September 24, 2019
Wearable technology for seniors can call the ambulance
The team of researchers at Kaunas University of Technology (KTU), in collaboration with the Department of Geriatrics at the Lithuanian University of Health Sciences (LSMU), are developing a system that monitors the health conditions of the elderly. The system consists of several sensors and a controller—a portable device on a neck strap—that automatically calls for help in the time of need.
According to Eurostat, almost one in five persons in the European Union (EU) is aged 65 or over (19.4 percent). This represents a population of nearly 100 million people. It is estimated that by 2070 the number will reach 29 percent. Therefore, the need for technologies, which provide nonintrusive monitoring of the health of the increasing amount of population, are constantly growing.
"With this system, the elderly can feel at peace and safe at home. They don't need constant supervision. The developed technology is well suited for clinical treatment and can also be implemented in various geriatric institutions," says Egidijus Kazanavicius, a professor at the KTU Faculty of Informatics, one of the authors of the technology.
The system is consisting of stationary sensors mounted indoors and a small wearable 3-5 cm high device. It is constantly monitoring the health conditions and body position of a person. When it senses that the person has possibly collapsed, the system sends a signal to those listed as emergency contacts.
"We aimed to create a system that would record the patient's position, body posture, and movement indoors. If something goes wrong, the person falls, or any other problem occurs, the controller will record the patient's collapse and the alarm will automatically be transmitted," explains Prof Kazanavicius, the Director at KTU Centre of Real-Time Computer Systems.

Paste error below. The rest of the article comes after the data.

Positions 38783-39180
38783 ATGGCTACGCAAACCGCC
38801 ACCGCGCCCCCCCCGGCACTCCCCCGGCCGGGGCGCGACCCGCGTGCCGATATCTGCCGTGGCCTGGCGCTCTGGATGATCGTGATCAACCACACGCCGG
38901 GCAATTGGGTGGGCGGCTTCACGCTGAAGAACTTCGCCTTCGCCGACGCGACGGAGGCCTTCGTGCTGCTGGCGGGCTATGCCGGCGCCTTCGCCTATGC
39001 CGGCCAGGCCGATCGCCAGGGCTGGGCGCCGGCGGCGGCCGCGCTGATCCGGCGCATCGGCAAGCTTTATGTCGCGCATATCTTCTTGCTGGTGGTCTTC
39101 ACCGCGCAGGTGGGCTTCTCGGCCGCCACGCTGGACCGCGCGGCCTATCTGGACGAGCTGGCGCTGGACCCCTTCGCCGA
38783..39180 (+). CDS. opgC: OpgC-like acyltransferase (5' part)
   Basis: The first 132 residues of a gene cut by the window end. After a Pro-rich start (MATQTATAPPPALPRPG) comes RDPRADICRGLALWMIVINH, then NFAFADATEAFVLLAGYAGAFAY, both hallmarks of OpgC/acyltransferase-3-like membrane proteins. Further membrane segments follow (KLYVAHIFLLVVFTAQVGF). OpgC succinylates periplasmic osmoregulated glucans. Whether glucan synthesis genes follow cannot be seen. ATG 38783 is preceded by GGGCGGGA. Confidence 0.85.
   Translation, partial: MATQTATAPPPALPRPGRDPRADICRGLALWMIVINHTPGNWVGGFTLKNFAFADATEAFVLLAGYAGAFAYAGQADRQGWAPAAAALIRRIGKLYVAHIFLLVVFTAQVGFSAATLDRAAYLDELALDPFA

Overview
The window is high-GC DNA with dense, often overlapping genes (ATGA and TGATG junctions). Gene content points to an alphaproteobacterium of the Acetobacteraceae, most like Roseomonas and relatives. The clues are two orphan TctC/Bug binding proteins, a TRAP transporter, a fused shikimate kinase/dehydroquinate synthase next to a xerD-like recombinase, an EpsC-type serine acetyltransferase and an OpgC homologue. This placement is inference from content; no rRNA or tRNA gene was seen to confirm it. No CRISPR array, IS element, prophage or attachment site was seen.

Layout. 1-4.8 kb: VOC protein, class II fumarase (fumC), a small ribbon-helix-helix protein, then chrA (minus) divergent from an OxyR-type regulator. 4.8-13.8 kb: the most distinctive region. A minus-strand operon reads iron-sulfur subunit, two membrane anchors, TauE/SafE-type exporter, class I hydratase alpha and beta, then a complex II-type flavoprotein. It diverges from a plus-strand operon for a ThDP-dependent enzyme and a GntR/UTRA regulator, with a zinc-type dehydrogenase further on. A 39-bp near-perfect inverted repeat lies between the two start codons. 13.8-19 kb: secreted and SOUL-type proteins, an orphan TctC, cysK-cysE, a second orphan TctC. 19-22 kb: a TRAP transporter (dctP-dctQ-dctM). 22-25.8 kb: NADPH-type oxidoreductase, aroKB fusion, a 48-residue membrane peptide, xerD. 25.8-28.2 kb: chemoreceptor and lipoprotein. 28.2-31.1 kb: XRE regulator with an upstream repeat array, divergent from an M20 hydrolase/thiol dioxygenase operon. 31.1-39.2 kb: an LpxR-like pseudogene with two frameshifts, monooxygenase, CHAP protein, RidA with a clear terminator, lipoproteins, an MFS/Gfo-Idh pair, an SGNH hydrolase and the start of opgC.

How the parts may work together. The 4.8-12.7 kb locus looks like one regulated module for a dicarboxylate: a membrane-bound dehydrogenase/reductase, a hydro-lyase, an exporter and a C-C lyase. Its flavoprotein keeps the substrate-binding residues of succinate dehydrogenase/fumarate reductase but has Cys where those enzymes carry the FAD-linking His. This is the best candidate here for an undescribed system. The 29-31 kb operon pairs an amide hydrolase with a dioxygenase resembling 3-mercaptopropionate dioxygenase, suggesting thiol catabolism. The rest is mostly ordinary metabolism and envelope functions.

The controller with the integrated Bluetooth Low Energy (BLE) module identifies the location of a person as accurately as one meter. The system was primarily designed for the installation in medical facilities, but now it can be implemented at home.
"Having access to the Internet is required but not a necessity. Emergency calls and notifications can also be sent via GSM," says Prof Kazanavicius.
Prof Kazanavicius says that the system can have various applications: a small server or a computer with the software is installed at a chosen place. The server is small, about the size of two matchboxes, and is in contact with the controller (mobile phone can also function as a server).
According to Prof Kazanavicius, there are similar systems in the global market, but they are much more expensive. Moreover, the technology developed at KTU is also very durable—it has been designed to last up to 3 weeks with a full 24-hour charge. The flashing light and an additional message indicate when the battery is down.
The main challenge encountered during the process of creating the system was to register the fall of a person accurately. However, if the system is triggered and the controller sends a false signal, the assistance could be canceled with one touch of the button.
"Let's say, if a person gestures with a hand on which he or she is wearing the bracelet-controller, in most cases, the gesture will be recorded as a collapse. Or, for example, when a person climbs the stairs, algorithms determine each step as a fall. We worked hard to avoid such misunderstandings," says Prof Kazanavicius.
The next aim of KTU researchers is to store all the information in a data server and calculate human activity, heart rate, and calorie intake. This kind of server would measure everything in real-time, assessing the potential risks for a person and offering the best solutions.